4. Chris Masse says:

    “Neither of these words have anything to do with finding markets for the thing, nor with “at scale”.”

    I respectfully disagree.

    An innovator is somebody who brings a new product to the market.

    (I took an Innovation 101 class.)

  5. […] The comment was made on this Mike Linksvayer’s blog post. […]

  6. gurdonark says:

    I am much less concerned with how you define your terms than with the points you make. Discussions of creativity are like discussions of theology–one has to begin by ensuring that all the players are using the same terms for the same concepts. Your post adequately explains how you are using “invention” and “innovation”.

    I’d rather move past all the terms definitions, useful and perhaps essential though they are, and focus on this clause:

    “So innovators (think of them as idea entrepreneurs, or whatever) both figure out which inventions are not hopeless and deliver the useful ones at scale. Innovators create all of the surplus, inventors do little more than breathe”.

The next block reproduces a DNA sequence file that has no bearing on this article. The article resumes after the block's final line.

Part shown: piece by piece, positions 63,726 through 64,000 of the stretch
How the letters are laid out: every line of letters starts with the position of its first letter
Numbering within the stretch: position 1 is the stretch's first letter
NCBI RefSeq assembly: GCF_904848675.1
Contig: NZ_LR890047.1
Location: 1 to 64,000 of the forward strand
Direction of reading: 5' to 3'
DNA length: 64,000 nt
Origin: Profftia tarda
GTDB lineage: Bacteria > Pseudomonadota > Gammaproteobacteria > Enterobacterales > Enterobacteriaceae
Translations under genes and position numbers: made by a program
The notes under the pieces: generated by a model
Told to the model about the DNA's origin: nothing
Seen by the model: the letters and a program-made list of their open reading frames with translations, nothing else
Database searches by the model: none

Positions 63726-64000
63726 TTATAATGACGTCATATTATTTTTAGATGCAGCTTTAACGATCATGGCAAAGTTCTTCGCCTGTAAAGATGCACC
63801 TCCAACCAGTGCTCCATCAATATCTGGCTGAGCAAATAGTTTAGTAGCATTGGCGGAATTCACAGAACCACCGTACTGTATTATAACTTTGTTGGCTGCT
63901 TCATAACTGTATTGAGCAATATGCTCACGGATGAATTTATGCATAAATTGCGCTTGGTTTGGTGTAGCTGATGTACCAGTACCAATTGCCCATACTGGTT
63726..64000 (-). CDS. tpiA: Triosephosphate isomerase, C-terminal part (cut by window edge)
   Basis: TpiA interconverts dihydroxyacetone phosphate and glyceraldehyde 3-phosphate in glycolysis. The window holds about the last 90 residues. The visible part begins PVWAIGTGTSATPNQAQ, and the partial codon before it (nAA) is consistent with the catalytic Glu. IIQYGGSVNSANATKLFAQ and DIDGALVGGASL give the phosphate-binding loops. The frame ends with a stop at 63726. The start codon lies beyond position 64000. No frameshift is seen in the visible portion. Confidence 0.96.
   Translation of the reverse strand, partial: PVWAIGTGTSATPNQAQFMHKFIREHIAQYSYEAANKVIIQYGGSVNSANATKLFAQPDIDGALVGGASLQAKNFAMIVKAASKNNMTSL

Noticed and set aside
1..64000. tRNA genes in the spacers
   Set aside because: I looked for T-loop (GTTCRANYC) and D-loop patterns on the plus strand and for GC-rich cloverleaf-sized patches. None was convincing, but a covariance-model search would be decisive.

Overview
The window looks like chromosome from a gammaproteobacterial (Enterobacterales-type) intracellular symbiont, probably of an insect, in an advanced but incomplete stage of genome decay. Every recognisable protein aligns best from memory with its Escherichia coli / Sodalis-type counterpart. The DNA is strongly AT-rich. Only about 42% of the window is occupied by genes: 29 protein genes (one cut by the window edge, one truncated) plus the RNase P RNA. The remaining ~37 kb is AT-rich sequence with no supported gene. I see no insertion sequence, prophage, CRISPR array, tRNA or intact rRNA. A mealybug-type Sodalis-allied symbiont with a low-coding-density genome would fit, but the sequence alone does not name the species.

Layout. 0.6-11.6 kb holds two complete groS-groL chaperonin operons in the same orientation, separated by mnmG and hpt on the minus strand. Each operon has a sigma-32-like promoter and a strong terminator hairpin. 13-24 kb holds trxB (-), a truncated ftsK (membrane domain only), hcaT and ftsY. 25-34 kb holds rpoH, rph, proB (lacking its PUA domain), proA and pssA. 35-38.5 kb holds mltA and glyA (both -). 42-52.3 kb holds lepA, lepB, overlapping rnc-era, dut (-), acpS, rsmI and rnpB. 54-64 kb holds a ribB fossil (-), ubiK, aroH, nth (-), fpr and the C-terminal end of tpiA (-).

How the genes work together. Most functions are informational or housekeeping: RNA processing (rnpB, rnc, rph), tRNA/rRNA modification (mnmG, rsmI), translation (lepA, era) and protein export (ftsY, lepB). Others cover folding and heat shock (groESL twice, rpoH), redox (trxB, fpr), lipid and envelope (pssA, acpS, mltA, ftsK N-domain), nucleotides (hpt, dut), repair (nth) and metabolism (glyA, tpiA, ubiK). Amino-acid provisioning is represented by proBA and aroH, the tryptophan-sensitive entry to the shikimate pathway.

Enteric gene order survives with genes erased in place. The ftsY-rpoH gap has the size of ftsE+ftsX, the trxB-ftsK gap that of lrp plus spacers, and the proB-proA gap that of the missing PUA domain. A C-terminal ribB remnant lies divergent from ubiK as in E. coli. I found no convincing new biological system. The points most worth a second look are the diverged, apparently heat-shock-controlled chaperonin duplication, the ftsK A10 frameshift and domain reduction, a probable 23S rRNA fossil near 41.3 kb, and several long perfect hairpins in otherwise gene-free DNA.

I think that “idea generators” and “pure theoreticians” and “idea retailers” (to alter your formulations with other analogous terms) all serve important functions. But “innovators” (who might also be called “project engineers”, “production mappers” or even “quilters”) who carry the ideas into
    play are essential. Also, “resource determiners” are critical, leaders, whether in corporate America, academia, Main Street small business, or government, who allocate which resources will be devoted to which ideas.

    I think that we are watching the test tubes rumble in the experiment to test whether the technology revolution (including the internet) has resulted in
    the ability of people with access to the capital markets, but not the dramatic structure of traditional corporate business and government, can cause sweeping change beyond electronic product design. It’s far too early to tell if the technological movement stemming from the internet and successful electronic technology has given rise to a new culture of getting things done. I personally hope (having to edit from “we all hope” to a more muted statement) that we are seeing a kind of “Can Do 2.0”, when
    large scale problems can be addressed by “innovators” who are able to work from relatively small platforms. Could small business, fueled with the methods of new technological innovation, solve some of the alternative fuels barriers in ways that the 1970s companies could not do? It’s too early to tell.